How do you think you developed this healthy balance between being part of a team and being an individual striver?

Sir Edmund Hillary Interview Photo
Sir Edmund Hillary: I did my best. I certainly had strong individualistic attitudes, and I think probably I was at my best when I was given the job as leader of a project. In other words, I was forced to think ahead and make decisions and make sure that everything was carried out successfully. I don't think I was a very good follower because I think I did have my own personal ideas and I didn't particularly like being ordered around, to tell the truth. On the other hand, as a leader, I was not the type who ordered other people around. I did expect my groups to have good, strong ideas of their own, but for us all to work happily together and I think, on the whole, our expeditions were very happy ones and that we had quite strong team spirit.

The press and the public rather think of you as a star and yet you think of yourself as a member of a team.


Sir Edmund Hillary: The press and the public have created an image of Ed Hillary, hero and explorer which simply doesn't exist. They've painted a picture of me as a heroic type, full of enormous courage, tremendous strength, undying enthusiasm and all the rest of it. But it's all really just a story, that's been written up in the newspapers. I'm a person, as I've said, of modest abilities, with a good deal of determination, and I do quite a lot of planning ahead. With careful planning and good motivation, I think you can often achieve things that other much more talented people would probably do much more easily. But then, a lot of these very talented people are not strongly motivated to carry out the things that I've been involved in.

[ Key to Success ] Preparation


What's the proportion of skill, planning, leadership and luck?

Sir Edmund Hillary: You need all those things of course. You certainly need planning and you certainly need a degree of skill and fitness, and there's no question at all that you need a little bit of luck. People often say you make your own luck, and I think probably 90 percent of the luck is self-created, but there is that ten percent. You've got to have things right at the right time. If you're heading for the summit, you've got to have a reasonable day for it. And if the weather doesn't treat you right, nobody's going to get there. I guess you'd call that luck. But if you plan things, maybe you're organized so you can wait for another day and put in your push to the summit. But I do believe that a little bit of luck is a good thing to have.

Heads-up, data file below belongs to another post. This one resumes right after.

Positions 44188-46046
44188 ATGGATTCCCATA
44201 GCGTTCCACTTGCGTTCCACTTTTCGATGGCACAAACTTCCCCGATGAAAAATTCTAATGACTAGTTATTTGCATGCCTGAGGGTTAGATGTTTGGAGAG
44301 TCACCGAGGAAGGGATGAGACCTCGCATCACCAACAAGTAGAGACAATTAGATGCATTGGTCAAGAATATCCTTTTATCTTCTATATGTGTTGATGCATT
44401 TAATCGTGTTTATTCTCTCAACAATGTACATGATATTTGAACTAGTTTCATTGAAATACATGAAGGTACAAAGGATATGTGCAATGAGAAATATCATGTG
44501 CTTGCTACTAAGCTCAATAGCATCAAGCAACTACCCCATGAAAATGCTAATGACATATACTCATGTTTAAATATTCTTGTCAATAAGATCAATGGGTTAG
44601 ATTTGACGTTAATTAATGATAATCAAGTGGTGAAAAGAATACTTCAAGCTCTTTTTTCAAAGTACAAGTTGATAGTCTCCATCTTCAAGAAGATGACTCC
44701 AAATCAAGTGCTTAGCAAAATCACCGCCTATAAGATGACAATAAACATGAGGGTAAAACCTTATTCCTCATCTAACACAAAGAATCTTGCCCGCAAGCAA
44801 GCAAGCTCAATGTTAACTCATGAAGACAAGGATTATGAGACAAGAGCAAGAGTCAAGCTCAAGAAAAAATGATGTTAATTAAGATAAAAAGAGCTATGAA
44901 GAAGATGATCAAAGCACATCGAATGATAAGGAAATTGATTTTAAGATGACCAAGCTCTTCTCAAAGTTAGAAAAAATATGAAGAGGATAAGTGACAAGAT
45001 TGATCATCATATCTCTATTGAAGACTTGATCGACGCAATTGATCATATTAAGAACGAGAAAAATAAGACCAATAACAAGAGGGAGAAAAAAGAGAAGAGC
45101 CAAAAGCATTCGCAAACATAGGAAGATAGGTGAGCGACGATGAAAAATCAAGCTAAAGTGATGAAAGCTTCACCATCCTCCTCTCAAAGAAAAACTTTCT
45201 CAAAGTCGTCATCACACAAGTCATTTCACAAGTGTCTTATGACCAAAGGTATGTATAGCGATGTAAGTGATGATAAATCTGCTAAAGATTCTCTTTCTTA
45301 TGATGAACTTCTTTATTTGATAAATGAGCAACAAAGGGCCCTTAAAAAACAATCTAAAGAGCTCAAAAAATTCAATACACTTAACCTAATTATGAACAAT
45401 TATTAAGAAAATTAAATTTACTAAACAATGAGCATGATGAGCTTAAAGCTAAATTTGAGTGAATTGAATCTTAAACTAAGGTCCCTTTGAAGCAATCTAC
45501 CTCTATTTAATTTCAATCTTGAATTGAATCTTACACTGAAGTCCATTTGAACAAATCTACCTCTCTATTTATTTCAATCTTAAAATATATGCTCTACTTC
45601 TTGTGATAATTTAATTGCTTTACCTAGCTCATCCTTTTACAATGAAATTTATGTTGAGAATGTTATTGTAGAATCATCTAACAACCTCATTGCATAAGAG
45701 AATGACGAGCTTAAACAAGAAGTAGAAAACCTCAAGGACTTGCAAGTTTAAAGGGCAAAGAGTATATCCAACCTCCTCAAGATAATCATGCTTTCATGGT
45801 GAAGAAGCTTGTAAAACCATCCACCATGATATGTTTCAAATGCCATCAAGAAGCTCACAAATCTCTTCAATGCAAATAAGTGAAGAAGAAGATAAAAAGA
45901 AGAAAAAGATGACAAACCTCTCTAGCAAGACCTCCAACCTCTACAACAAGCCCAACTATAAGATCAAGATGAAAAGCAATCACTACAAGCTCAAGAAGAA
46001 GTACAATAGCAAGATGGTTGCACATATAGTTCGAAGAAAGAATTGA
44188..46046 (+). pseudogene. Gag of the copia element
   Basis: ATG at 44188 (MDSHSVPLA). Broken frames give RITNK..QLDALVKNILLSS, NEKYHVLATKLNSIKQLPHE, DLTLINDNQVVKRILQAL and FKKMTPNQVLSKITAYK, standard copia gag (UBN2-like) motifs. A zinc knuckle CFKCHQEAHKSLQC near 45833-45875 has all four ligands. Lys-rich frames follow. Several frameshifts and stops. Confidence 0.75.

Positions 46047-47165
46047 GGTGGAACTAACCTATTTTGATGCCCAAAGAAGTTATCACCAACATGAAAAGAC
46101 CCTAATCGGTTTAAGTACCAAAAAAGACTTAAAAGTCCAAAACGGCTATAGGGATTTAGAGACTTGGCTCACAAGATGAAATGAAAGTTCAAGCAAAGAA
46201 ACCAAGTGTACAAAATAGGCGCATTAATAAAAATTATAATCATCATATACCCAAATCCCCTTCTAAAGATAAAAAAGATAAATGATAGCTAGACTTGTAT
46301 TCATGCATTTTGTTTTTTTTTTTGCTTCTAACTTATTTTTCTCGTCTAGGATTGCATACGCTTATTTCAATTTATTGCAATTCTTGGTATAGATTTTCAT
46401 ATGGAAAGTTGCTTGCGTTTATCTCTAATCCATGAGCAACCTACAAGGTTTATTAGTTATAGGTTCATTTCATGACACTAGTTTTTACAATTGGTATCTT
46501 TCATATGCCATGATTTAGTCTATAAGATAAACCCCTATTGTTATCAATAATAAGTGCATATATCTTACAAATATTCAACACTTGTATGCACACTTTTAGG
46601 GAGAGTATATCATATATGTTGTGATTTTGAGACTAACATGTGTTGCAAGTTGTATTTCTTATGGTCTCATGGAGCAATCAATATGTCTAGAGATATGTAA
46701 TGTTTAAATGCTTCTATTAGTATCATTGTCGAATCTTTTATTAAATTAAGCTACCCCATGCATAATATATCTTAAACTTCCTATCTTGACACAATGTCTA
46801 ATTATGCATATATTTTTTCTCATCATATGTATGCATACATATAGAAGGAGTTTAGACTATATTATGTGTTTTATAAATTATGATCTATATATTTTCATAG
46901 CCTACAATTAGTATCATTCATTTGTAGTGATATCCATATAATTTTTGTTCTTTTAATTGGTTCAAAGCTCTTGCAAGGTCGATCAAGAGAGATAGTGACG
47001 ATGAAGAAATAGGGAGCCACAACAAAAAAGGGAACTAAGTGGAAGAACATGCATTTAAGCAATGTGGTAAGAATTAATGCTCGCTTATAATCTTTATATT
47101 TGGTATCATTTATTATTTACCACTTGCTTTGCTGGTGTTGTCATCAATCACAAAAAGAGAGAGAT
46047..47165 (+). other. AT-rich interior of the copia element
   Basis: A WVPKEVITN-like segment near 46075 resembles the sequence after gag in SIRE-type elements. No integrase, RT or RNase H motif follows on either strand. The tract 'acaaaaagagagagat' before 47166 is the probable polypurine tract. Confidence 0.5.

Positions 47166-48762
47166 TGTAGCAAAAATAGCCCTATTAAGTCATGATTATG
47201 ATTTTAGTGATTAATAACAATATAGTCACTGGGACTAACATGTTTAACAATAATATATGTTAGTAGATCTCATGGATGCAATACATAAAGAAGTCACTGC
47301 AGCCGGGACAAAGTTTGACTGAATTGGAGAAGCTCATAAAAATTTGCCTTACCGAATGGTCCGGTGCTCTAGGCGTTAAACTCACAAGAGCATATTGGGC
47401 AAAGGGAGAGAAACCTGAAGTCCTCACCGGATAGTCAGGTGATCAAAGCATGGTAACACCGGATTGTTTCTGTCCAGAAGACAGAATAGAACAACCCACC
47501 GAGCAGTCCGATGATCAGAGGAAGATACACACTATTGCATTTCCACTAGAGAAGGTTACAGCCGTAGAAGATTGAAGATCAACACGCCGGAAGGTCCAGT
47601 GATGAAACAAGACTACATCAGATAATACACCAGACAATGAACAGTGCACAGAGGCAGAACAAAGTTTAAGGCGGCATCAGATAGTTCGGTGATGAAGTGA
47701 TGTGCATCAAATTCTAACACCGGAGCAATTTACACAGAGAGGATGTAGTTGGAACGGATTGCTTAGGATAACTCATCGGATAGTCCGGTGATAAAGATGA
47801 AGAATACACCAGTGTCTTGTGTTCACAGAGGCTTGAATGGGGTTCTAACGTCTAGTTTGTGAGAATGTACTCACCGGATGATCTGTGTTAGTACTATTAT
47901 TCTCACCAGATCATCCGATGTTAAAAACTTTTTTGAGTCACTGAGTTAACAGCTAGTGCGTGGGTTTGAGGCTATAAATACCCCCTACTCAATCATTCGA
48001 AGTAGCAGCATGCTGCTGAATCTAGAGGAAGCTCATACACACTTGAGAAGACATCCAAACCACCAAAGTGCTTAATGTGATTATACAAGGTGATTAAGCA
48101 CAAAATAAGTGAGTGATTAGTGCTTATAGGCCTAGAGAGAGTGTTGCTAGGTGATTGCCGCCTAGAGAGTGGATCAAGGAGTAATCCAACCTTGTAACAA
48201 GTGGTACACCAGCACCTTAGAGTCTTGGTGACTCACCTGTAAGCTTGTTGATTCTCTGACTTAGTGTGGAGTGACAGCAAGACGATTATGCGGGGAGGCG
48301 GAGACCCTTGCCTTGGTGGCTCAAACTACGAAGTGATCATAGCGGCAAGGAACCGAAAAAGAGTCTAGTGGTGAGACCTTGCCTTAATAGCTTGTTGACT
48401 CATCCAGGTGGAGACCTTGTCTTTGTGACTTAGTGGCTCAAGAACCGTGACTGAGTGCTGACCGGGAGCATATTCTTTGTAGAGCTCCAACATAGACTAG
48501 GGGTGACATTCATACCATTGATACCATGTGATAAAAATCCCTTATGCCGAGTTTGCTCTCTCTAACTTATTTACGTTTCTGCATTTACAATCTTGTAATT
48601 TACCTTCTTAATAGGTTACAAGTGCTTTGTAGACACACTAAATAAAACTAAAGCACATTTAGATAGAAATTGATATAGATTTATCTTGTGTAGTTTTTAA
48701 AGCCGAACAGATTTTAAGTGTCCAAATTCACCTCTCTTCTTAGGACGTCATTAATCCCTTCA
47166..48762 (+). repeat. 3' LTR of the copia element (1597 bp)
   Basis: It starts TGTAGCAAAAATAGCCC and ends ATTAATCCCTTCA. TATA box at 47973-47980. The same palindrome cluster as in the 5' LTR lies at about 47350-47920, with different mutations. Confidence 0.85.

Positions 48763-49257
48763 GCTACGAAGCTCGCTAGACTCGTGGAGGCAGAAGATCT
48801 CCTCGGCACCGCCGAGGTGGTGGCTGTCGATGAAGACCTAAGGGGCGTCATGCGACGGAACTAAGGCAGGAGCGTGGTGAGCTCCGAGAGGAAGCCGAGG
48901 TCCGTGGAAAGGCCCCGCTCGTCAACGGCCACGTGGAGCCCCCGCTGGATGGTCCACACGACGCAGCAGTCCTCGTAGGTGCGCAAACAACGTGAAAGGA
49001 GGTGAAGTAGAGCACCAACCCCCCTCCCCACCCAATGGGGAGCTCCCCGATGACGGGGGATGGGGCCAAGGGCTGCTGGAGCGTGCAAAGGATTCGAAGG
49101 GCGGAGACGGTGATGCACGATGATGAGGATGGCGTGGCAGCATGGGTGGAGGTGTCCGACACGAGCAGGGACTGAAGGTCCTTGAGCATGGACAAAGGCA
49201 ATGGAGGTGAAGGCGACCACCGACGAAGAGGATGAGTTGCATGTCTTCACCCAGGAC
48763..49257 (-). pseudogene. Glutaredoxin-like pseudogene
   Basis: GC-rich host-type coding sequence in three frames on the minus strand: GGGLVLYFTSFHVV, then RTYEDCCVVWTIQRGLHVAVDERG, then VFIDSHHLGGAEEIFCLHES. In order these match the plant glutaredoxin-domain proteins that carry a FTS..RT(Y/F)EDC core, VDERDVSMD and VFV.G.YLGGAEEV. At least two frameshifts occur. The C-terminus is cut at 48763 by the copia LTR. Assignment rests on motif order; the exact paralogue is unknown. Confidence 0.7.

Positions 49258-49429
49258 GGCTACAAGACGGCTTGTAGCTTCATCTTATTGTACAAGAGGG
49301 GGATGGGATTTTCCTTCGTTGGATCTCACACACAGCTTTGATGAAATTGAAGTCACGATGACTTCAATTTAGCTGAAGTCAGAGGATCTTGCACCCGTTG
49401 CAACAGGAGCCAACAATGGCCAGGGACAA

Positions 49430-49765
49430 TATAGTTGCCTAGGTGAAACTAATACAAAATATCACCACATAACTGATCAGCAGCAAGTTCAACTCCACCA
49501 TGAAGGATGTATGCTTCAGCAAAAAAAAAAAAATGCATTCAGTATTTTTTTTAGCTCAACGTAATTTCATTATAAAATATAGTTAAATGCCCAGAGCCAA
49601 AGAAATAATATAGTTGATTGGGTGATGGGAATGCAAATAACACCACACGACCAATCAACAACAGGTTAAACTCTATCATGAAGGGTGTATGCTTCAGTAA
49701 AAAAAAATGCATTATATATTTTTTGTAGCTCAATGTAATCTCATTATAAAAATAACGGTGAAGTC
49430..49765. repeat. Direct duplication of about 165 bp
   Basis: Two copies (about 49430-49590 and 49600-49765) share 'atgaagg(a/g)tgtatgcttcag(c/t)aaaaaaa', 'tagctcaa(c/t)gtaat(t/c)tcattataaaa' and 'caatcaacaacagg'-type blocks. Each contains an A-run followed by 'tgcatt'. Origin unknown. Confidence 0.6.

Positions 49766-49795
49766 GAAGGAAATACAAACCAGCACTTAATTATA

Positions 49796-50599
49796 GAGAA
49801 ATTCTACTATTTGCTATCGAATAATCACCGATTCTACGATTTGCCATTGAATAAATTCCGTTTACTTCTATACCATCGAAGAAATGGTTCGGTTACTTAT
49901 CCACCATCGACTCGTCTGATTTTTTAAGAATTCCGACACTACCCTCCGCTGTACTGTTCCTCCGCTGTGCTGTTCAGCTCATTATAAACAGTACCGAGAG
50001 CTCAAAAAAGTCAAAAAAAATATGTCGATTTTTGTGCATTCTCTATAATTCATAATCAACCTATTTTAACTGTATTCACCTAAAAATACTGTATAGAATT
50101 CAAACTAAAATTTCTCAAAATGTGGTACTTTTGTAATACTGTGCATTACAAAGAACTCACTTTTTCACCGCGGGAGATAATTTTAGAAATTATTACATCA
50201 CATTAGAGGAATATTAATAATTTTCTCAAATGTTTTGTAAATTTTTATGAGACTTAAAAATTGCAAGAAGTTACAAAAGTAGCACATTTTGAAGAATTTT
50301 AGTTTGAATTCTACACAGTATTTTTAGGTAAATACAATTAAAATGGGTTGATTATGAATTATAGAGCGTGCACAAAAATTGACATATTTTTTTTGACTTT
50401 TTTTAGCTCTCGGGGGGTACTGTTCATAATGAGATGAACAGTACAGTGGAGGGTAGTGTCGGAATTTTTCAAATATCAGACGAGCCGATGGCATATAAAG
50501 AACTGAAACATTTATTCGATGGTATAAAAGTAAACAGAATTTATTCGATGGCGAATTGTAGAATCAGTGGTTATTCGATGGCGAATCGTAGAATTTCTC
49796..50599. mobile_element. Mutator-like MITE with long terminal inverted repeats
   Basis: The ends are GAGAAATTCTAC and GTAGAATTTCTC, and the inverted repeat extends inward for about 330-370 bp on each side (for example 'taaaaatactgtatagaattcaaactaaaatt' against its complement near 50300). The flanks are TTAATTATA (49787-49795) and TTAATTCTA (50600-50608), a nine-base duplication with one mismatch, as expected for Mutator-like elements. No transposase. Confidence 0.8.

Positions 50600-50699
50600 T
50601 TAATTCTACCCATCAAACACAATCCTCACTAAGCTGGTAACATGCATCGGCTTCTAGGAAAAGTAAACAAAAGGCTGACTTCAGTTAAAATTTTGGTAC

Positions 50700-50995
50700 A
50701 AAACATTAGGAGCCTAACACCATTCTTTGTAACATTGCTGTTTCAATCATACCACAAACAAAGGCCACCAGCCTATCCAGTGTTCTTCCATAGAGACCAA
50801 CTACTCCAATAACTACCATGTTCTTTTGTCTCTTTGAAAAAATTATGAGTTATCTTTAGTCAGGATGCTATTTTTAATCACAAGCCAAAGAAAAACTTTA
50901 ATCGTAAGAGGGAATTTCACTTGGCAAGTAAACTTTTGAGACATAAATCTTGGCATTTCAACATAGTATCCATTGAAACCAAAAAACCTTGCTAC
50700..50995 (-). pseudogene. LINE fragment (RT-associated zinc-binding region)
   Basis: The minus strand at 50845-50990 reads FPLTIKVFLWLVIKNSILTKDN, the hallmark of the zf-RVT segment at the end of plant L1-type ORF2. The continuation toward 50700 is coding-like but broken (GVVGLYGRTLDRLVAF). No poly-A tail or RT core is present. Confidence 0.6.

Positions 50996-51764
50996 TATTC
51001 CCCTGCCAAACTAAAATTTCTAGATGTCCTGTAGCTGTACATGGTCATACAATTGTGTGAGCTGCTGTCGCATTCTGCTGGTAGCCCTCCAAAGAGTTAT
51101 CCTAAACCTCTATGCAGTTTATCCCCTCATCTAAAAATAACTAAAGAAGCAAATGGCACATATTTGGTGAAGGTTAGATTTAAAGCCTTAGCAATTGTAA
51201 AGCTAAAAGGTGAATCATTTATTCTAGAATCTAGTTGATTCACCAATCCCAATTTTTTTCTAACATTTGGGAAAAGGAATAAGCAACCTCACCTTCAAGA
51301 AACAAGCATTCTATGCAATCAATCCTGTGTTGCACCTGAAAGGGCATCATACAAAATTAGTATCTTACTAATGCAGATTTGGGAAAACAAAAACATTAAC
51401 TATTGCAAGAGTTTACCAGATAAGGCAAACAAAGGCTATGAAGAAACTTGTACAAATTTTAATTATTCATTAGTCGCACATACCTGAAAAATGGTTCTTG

Have there been many situations where you've been criticized, and if so, what did you do with that experience of criticism?

Sir Edmund Hillary Interview Photo
Sir Edmund Hillary: There have certainly been occasions in which I've been criticized. When we were doing our Antarctic trip and Manny Fuchs was crossing over the continent and we were putting out loads towards the Pole, and we headed off toward the pole and we actually reached the South Pole several weeks before Fuchs, which was never in the original plans. But we had carried out all the laying of depots which had been in the plans, and I had managed to acquire a dozen extra drums of fuel with the idea that once the task was completed, that we might head off for the Pole. There was a little bit of criticism in the media, particularly in Britain that we had "Won the race to the Pole," as they called it when we really weren't meant to do it. I don't think I really took that terribly seriously, because never at any stage had it been suggested that we shouldn't go to the Pole. It had never been in the plans either, but I've never been all that good at sticking to plans, as I mentioned before, so as I went along and as I'd made all the necessary arrangements for a little bit of extra fuel, I decided we would battle on over the last 500 miles and see if we could get to the Pole and we duly did. But I would say, in general, I've been very fortunate. People on the whole have viewed my activities, I think, in a very kindly fashion and I really haven't had to put up with much unpleasant criticism.

Have there been instances of constructive criticism in your life that have really helped?